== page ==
2015 Tax Season: In-person assistance at Taxpayer Assistance Centers (TACs) also decreased. Totals reflect an approximate 4% decrease in the level of in-person assistance.
Prediction: Same as above. Since there has been no significant increase in IRS funding, don’t expect more TACs to be staffed.
2015 Tax Season: As of May 2, 2015, the IRS reported that it identified 163,087 tax returns with more than $908.3 million claimed in fraudulent refunds and prevented the issuance of approximately $787 million in fraudulent refunds. Tax fraud continued to be a problem with TIGTA warning, in 2015, that taxpayers should be on “high alert.”
Prediction: Tax refund fraud – especially tax refund fraud related to identity theft – is a priority for IRS (Phishing, phone scams and identity theft-related fraud topped their Dirty Dozen list again in 2015). The Commissioner has already warned on concerns that the fraud levels for 2016 could be high based on experiences from 2015 and concerns about the amount of taxpayer data in the hands of criminals following the IRS data breach. Expect increased filters and yes, that means it’s likely we’ll see a boost in tax refund delays.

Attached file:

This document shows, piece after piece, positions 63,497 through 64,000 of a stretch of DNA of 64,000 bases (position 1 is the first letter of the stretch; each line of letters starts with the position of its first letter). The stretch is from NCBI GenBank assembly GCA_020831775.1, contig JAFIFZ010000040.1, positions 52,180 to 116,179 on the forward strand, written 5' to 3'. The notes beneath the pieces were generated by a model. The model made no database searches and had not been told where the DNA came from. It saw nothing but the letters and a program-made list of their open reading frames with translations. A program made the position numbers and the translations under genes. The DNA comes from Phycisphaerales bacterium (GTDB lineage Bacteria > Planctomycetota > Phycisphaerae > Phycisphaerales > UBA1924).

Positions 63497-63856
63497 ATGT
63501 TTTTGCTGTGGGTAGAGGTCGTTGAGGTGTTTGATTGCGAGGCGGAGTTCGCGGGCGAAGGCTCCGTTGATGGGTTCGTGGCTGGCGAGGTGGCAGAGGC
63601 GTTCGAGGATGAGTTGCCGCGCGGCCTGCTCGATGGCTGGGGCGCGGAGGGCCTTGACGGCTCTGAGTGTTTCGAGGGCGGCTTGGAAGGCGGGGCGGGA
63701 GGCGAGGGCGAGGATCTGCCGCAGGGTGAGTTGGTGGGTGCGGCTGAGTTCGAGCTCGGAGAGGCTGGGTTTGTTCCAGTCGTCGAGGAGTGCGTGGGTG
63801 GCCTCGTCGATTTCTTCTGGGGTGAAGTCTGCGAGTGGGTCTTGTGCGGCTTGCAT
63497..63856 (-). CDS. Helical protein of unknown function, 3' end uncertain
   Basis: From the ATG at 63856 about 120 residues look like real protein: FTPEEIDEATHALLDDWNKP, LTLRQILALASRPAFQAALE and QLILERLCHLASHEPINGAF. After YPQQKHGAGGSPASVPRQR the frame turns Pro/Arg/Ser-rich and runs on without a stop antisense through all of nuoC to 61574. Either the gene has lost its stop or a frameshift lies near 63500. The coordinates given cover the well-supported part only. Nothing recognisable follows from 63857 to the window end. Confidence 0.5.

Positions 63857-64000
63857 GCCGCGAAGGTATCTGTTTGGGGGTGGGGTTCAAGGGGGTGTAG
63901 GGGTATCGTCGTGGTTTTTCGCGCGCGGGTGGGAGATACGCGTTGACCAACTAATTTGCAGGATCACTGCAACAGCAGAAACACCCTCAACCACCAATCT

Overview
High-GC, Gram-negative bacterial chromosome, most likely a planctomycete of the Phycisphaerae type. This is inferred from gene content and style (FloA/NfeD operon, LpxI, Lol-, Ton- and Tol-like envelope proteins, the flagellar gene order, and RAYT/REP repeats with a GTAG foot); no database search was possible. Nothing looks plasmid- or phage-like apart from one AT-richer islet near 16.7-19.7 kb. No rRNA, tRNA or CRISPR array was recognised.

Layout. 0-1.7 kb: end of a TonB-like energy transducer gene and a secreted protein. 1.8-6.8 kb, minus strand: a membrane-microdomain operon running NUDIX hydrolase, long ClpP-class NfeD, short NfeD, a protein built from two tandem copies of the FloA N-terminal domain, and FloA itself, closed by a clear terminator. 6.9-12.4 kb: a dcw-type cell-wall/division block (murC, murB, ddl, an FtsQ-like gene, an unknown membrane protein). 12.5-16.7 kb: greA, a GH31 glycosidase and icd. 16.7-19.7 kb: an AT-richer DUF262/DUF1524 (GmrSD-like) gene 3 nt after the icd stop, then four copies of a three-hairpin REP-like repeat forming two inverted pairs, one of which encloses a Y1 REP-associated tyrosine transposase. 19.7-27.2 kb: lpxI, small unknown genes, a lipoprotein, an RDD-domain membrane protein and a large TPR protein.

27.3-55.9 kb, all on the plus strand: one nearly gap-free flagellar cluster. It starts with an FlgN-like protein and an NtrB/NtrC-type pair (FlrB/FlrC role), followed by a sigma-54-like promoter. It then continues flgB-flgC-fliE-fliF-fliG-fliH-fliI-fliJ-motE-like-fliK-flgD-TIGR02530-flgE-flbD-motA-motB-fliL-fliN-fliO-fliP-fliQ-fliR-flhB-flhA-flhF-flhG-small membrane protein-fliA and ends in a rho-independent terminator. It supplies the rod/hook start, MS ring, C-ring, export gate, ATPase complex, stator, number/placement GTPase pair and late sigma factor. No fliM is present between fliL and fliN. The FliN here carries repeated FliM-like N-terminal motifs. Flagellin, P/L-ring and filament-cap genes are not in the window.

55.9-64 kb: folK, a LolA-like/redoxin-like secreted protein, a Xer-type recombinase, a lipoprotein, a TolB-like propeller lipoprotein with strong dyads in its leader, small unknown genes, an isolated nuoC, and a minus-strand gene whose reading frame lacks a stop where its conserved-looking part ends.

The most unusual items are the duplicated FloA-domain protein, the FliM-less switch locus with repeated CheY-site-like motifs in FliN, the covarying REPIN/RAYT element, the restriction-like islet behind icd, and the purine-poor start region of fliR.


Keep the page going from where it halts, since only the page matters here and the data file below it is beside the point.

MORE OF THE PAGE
2015 Tax Season: The number of tax returns filed by paid tax return preparers claiming the Earned Income Tax Credit (EITC) without the due diligence checklist continues to decline. Additionally, TIGTA found that claims filed by preparers with the checklist have fewer processing errors (e.g., mathematical errors, invalid EITC qualifying child Social Security Number (SSN), etc.) when compared to claims filed by preparers without the required checklist.
Prediction: The IRS will continue to stress tax preparer compliance with EITC rules. Additionally, IRS is tightening up rules related to EITC to extend the checklist to self-prepared tax returns. That’s bound to cause confusion for taxpayers.